Complimentary Common Cold Treatments - What the Science Says
I am sure you all are often bombarded by many different types of natural remedies when it comes to preventing and treating a cold, but have you wondered which over-the-counter items might be a saving grace versus a bust? Research on the following most commonly used items has continued to grow and here is the data broken down into a digestible tidbit for you!
As always, with using any supportive/home remedy/OTC product always be sure to buy the highest quality you can AND if your symptoms worsen or don't resolve within a normal period of time (and if you have questions about just what "normal resolution time" is) reach out to your primary care or nurse advice line if your insurance covers it!
1. Zinc - Oral lozenges may reduce duration when started within 24 hours. Don't take for more than 2 weeks as zinc can deplete copper, another mineral we need for basic cell processes and overall health!
2. Vitamin C - this vitamin is generally safe except when taken in high doses, the most common side-effect of too high of dosing being diarrhea. Studies have shown taking higher doses of vitamin C only slightly reduced symptom severity and length and did not prevent the common cold.
3. Echinacea - One of the most common tools in any cold-preventing arsenal, some preparations (species of echinacea) are more effective than placebo for treating colds and it can be useful preventatively. It can be immune stimulating so do not take for more than 4 weeks at a time.
4. Probiotics - According to multiple reviews and studies there doesn't appear to be enough research to say definitively whether probiotics help prevent or treat the common cold and little is known about long-term safety BUT we do continue to see more and more research coming out about the ramifications of an unhealthy gut so even if a probiotic might not be the right choice, choosing probiotic rich foods such as sauerkraut, kimchi, natto, greek yogurt (dairy or non-dairy is up to you and your tolerance), kombucha, etc. might be a good place to start!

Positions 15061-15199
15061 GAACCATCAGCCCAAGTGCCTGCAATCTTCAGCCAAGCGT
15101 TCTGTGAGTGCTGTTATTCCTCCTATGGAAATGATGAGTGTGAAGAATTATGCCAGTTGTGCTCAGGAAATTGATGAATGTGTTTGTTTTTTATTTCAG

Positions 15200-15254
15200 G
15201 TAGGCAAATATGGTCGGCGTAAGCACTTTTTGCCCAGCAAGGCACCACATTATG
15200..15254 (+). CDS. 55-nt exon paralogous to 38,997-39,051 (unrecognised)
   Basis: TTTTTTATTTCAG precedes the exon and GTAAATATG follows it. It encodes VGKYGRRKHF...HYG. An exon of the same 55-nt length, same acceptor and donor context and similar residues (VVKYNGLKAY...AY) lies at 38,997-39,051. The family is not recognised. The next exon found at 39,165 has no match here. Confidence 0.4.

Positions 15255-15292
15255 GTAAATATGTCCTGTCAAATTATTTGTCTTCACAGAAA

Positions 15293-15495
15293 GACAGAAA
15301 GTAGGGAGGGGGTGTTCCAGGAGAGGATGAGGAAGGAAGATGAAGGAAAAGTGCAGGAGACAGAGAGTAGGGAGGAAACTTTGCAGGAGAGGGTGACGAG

5. Nasal saline irrigation - Not necessarily studied to prevent the common cold but anyone who has used this with a wicked sinus infection or head cold knows it can absolutely alleviate symptoms in both adults and children (though good luck getting a little one to do this)! I would recommend using a gravity assisted nasal saline irrigation device such as a Neti pot (looks like a tea pot) so that you don't get too overzealous with those squeeze bottle types - there are also varieties that are electronic and have the appropriate amount of pressure programmed right into them.
6. Honey - we all think of honey just as honey right? Wrong! Where it comes from does make a difference and research is showing honey from buckwheat flowers is superior to placebo for reducing frequency of cough and improving sleep quality, specifically in children. BUT do not use in children less than 1 years old as it can be dangerous for little ones.
7. Geranium extract - Not as common to find, but this herb may help with symptoms associated with acute bronchitis, acute sinusitis and the common cold and often helps to relieve that scratchy, irritated throat and coughing fits.
8. Garlic - Great as an addition to foods of all kinds but unfortunately, there is insufficient research backing up the purported use of garlic in preventing or treating the common cold.
9. Elderberry - Ah one of my favorites, easy for kids and adults alike to take and plenty of research to back up it's use - elderberry is a wonderful herb that can be used to help resolve symptoms of the flu or common cold AND it can be an easy and effective way to gently support your immune system before you feel that tickle/scratch or cold coming on!
*DISCLAIMER: This document is not intended to treat or diagnose disease. Before implementing any new treatment protocols be sure to consult with a licensed physician. The author has nothing to disclose in regards to supplements or products mentioned within this document and the author does not receive any monetary or other incentive to mention the recommended supplements or products.